Read Puss 'n Cahoots by Rita Mae Brown Free Online
Book Title: Puss 'n Cahoots|
The author of the book: Rita Mae Brown
Date of issue: February 27th 2007
ISBN 13: 9781428124837
Format files: PDF
The size of the: 1.20 MB
Edition: Recorded Books
Read full description of the books Puss 'n Cahoots:Instead of a proper second honeymoon, the newly remarried Harry and Fair Haristeen leave cozy Crozet, Virginia, for Shelbyville, Kentucky, site of the famous saddlebred horse show. There they'll visit dear friends Joan Hamilton and Larry Hodge and enjoy a week among some of the finest horses, trainers, and riders in the country. But soon after they arrive, events veer mysteriously-and murderously-off course. First, Joan's ruby and sapphire horsehead heirloom pin is stolen from her private box at the fairgrounds. Next, a young film star's prize three-gaited mare disappears into thin air. There is no lack of suspects, from hotheaded trainers and jealous rivals to vicious ex-spouses. Then a body is found flagrantly murdered and it's obvious to Harry that someone at Shelbyville is sending a strong message: winning is only secondary-first prize is survival. As Harry searches for clues, rediscovers life as a married woman, and deals with her upcoming fortieth birthday, her four-legged detective friends are already on the case. But is animal instinct any match for human depravity? Especially with two humans to protect and a killer on the prowl?
Read information about the authorRita Mae Brown is a prolific American writer, most known for her mysteries and other novels (Rubyfruit Jungle). She is also an Emmy-nominated screenwriter.
Brown was born illegitimate in Hanover, Pennsylvania. She was raised by her biological mother's female cousin and the cousin's husband in York, Pennsylvania and later in Ft. Lauderdale, Florida.
Starting in the fall of 1962, Brown attended the University of Florida at Gainesville on a scholarship. In the spring of 1964, the administrators of the racially segregated university expelled her for participating in the civil rights movement. She subsequently enrolled at Broward Community College with the hope of transferring eventually to a more tolerant four-year institution.
Between fall 1964 and 1969, she lived in New York City, sometimes homeless, while attending New York University where she received a degree in Classics and English. Later,[when?] she received another degree in cinematography from the New York School of Visual Arts. Brown received a Ph.D. in literature from Union Institute & University in 1976 and holds a doctorate in political science from the Institute for Policy Studies in Washington, D.C.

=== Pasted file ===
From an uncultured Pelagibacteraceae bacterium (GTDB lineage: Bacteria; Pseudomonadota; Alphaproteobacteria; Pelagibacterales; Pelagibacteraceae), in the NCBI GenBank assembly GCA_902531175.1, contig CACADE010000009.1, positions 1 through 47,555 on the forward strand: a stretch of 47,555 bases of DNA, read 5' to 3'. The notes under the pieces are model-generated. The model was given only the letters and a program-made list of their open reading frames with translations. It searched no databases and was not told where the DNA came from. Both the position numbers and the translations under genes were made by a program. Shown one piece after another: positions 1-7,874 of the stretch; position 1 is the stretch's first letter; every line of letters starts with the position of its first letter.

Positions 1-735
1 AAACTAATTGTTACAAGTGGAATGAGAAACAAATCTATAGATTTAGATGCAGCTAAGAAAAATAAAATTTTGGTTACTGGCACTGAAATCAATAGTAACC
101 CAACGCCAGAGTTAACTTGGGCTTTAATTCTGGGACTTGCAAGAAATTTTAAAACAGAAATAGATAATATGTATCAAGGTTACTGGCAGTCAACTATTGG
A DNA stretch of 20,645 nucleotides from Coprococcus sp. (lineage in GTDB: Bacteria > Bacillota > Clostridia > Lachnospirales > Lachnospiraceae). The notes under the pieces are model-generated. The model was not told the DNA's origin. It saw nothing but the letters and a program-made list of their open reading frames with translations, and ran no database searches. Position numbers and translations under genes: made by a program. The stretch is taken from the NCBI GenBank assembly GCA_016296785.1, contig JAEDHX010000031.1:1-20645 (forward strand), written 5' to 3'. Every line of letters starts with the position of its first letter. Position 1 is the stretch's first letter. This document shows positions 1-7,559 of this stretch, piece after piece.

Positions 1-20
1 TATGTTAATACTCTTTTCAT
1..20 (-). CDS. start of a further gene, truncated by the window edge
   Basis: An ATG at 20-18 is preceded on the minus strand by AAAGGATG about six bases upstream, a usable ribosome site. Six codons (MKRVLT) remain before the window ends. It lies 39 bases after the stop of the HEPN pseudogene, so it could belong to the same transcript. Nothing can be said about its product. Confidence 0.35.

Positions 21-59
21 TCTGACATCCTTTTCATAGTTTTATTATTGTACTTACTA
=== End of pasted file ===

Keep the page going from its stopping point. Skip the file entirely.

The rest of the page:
Starting in 1973, Brown lived in the Hollywood Hills in Los Angeles. In 1977, she bought a farm in Charlottesville, Virginia where she still lives. In 1982, a screenplay Brown wrote while living in Los Angeles, Sleepless Nights, was retitled The Slumber Party Massacre and given a limited release theatrically.
During Brown's spring 1964 semester at the University of Florida at Gainesville, she became active in the American Civil Rights Movement. Later in the 1960s, she participated in the anti-war movement, the feminist movement and the Gay Liberation movement.
Brown took an administrative position with the fledgling National Organization for Women, but resigned in January 1970 over Betty Friedan's anti-gay remarks and NOW's attempts to distance itself from lesbian organizations. She claims she played a leading role in the "Lavender Menace" zap of the Second Congress to Unite Women on May 1, 1970, which protested Friedan's remarks and the exclusion of lesbians from the women's movement.
In the early 1970s, she became a founding member of The Furies Collective, a lesbian feminist newspaper collective in Washington, DC, which held that heterosexuality was the root of all oppression.
Brown told Time magazine in 2008, "I don't believe in straight or gay. I really don't. I think we're all degrees of bisexual. There may be a few people on the extreme if it's a bell curve who really truly are gay or really truly are straight. Because nobody had ever said these things and used their real name, I suddenly became [in the late 1970s] the only lesbian in America."
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